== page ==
Although both the Wichita and Lawrence school districts were held to a $700,000 cap in general state aid last fall, Lawrence will not join Wichita in possibly receiving a multimillion-dollar windfall.
Depsite state projections for school funding being off the mark, state aid to the Lawrence district for the 1991-92 school year will stay the same, say officials with the Kansas Department of Education.
For 1991-92, districts that were slated for state aid reductions of more than 12.5 percent actually were held to losing no more than 12.5 percent under a "hold harmless" clause.
However, the Kansas Legislature put a cap of $700,000 on the amount of hold harmless money a district could receive, even if that reimbursement meant the district lost more than 12.5 percent of their state aid. As a result, Lawrence lost about $2.6 million in general state aid, and Wichita was faced with an $11 million drop.
Now the department of education has announced that more school funds are available than originally were expected, and Wichita is one district that could receive additional funding a whopping $6 million.
VERYL PETER, director of school finance at the state department, said a big reason that Wichita and not Lawrence stands to get a windfall is because Lawrence has a considerably greater district wealth proportional to its enrollment. A district's wealth is defined according to its assessed property valuation and the taxable income of its residents.
Dale Dennis, assistant commissioner for financial services at the state department, said a new figure for the Lawrence district's taxable income is higher than an earlier estimate. That number has jumped from nearly $466 million to about $480 million.
A greater taxable income usually means less general state aid, but Peter said Lawrence's state aid will stay at $700,000.
What is expected to rise, because of the district's increased taxable income, is the district's income tax rebate from the state. Peter said the rebate could increase by about $384,700, from the earlier estimated $4.53 million to $4.91 million.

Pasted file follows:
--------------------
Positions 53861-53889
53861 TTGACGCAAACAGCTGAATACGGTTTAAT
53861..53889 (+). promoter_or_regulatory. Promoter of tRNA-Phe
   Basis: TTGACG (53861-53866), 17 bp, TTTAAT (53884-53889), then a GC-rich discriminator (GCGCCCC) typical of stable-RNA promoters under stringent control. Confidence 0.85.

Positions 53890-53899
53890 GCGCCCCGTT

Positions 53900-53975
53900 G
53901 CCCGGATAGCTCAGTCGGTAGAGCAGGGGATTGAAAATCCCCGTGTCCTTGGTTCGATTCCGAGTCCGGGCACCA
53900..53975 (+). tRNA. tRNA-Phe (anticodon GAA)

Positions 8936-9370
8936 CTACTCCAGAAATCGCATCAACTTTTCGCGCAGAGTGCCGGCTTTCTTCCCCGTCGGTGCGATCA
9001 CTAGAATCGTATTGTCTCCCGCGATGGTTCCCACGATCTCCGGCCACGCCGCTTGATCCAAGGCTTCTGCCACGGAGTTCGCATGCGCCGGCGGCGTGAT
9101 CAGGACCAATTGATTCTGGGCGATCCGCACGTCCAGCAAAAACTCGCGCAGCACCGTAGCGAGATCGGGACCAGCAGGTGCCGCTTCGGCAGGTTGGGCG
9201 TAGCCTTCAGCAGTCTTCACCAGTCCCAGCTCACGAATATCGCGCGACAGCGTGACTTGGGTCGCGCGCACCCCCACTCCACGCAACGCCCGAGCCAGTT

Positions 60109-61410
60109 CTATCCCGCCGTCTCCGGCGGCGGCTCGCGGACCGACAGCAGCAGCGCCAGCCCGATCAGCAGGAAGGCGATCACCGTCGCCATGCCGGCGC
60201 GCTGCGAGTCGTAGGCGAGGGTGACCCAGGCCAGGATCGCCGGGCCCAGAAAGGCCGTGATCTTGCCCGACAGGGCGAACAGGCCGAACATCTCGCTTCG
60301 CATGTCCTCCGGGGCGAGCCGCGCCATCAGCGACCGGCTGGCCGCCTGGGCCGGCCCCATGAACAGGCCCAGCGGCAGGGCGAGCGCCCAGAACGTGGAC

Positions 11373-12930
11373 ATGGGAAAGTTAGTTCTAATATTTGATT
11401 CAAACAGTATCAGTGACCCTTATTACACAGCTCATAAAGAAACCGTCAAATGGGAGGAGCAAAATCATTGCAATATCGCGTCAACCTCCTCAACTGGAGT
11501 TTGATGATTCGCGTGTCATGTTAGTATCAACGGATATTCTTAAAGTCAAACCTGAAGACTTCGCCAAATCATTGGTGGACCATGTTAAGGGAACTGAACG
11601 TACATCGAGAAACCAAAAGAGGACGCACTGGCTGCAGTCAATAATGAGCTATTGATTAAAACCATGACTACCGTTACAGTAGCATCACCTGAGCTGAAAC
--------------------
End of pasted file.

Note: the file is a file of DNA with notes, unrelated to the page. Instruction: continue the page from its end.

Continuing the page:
LAWRENCE School Supt. Dan Neuenswander said any additional state funding could not help Lawrence this year because the district can spend only that which it has budgeted. Neuenswander said it also is possible that the additional tax rebate won't increase the district's unencumbered cash for the next school year, which traditionally would be the case.
He said that's because under new school funding proposals from Gov. Joan Finney and the Legislature, all unencumbered cash would go to the state on July 1 with the creation of a statewide mill levy.
For that reason, Neuenswander said, "I don't know why they (Wichita) would be excited" about the windfall.
PETER SAID there are two main reasons why the state has more school funds to allocate than earlier had been expected.
First, Finney had considered cutting state budgets across the board by 2 percent, but she ended up making only a 1 percent cut. That resulted in about $7.5 million in additional funding for school districts.
Also, Peter said, in an effort to keep down local property taxes, many districts decided not to levy the full budget authority granted them by the state. Because the state agrees to fund a certain percentage of each district's budget, the smaller district budgets meant the state had to allocate less state aid.